The first Conservative Secretary of State for Wales, Lord Thomas of Gwydir, has died at the age of 87, it has been announced.
Peter Thomas was MP for Conway before representing a London seat
Prime Minister Edward Heath chose him after the 1970 general election.
Peter Thomas was also the first secretary of state not to sit for a Welsh constituency.
Although he was MP for Conway for 15 years, by the time he joined the Cabinet he had lost that seat and represented Hendon South in London.
A year after taking office, he agreed to set up the Welsh Water Authority to protect the interests of Wales in a politically sensitive area.
His final months in government were dominated by the miners' strike that led to Mr Heath calling a general election in February 1974, which saw Labour returned to power.
Edward Heath and his cabinet in 1973
His ministerial career included posts in the Foreign Office and the Ministry of Labour. He was also chairman of the Conservative Party for two years.
As a backbencher - and a fluent Welsh speaker - he was responsible for changing the law to allow local councils to support the National Eisteddfod, the Welsh cultural festival.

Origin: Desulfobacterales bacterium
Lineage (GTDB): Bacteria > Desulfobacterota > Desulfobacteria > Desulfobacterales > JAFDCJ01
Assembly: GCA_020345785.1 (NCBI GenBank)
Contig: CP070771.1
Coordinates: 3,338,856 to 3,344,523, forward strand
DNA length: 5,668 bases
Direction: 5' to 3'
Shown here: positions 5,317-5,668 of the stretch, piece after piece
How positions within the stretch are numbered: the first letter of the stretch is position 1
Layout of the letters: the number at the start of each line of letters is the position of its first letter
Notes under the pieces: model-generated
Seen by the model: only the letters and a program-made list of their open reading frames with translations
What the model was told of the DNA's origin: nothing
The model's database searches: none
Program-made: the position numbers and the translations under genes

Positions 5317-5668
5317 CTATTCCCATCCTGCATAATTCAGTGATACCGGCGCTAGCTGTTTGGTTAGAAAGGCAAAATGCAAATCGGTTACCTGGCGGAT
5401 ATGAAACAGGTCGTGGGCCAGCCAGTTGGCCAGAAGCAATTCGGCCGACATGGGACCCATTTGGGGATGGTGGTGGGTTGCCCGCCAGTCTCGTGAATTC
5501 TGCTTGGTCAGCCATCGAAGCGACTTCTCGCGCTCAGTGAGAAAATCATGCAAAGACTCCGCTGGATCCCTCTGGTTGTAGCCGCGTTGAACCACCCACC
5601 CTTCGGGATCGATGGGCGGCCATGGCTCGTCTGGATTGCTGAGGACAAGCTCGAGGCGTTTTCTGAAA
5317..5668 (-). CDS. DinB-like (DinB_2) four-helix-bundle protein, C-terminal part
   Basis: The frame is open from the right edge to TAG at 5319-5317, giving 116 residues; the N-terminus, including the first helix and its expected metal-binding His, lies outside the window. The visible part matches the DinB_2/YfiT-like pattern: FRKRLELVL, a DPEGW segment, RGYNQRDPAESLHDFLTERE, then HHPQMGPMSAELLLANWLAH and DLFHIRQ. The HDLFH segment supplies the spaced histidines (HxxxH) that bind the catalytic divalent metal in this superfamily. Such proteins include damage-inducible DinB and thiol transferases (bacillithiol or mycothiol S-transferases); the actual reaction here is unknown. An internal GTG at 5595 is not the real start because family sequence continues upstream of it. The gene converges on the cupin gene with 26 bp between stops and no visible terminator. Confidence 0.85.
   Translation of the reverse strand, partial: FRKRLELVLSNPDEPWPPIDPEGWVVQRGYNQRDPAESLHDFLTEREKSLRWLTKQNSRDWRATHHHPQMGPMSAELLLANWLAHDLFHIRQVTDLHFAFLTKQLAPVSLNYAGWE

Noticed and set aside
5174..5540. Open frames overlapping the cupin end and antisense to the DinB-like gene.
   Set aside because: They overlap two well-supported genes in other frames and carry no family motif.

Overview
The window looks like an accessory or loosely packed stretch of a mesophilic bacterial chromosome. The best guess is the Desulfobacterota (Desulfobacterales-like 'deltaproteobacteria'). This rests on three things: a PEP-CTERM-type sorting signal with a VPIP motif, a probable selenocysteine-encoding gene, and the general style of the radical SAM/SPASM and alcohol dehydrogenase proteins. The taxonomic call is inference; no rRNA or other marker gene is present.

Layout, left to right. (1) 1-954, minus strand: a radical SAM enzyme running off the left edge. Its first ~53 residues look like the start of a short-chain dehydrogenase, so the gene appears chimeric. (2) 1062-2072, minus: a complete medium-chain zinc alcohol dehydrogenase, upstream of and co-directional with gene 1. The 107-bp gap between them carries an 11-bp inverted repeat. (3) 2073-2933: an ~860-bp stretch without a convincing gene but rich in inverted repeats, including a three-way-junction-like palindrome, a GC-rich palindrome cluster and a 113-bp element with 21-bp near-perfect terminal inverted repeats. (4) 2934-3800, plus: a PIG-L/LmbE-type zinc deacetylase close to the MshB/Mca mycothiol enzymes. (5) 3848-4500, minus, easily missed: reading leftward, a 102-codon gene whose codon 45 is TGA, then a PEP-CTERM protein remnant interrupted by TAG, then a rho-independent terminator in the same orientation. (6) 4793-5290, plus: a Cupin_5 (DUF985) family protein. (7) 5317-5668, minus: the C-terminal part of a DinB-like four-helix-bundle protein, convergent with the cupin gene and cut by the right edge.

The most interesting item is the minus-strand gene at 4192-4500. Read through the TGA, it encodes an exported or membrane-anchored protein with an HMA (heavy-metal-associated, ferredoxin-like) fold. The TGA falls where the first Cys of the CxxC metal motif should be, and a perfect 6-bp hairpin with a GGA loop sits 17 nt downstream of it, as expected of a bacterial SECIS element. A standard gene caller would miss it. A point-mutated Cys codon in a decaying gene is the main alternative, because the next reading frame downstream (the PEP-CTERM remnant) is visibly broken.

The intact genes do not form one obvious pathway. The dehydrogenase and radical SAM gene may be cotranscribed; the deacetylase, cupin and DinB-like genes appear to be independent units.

The son of a Llanrwst solicitor and a barrister by profession, he was given a life peerage on his retirement as an MP in 1987.
He took the title Lord Thomas of Gwydir. Gwydir House in London is the headquarters of the Wales Office in London.
Lord Roberts of Conwy, who was Lord Thomas's parliamentary private secretary for four years from 1970, paid tribute to him, saying he will be "greatly missed".
"Peter Thomas was a fine man and a fine secretary of state who was very much admired by his contemporaries, he said.
"He was a man of very considerable ability and someone who brought a great deal of experience to the Welsh Office."
Shadow Secretary of State for Wales Cheryl Gillan described Lord Thomas as "one of the great Welsh Conservative politicians with a lifetime of public service".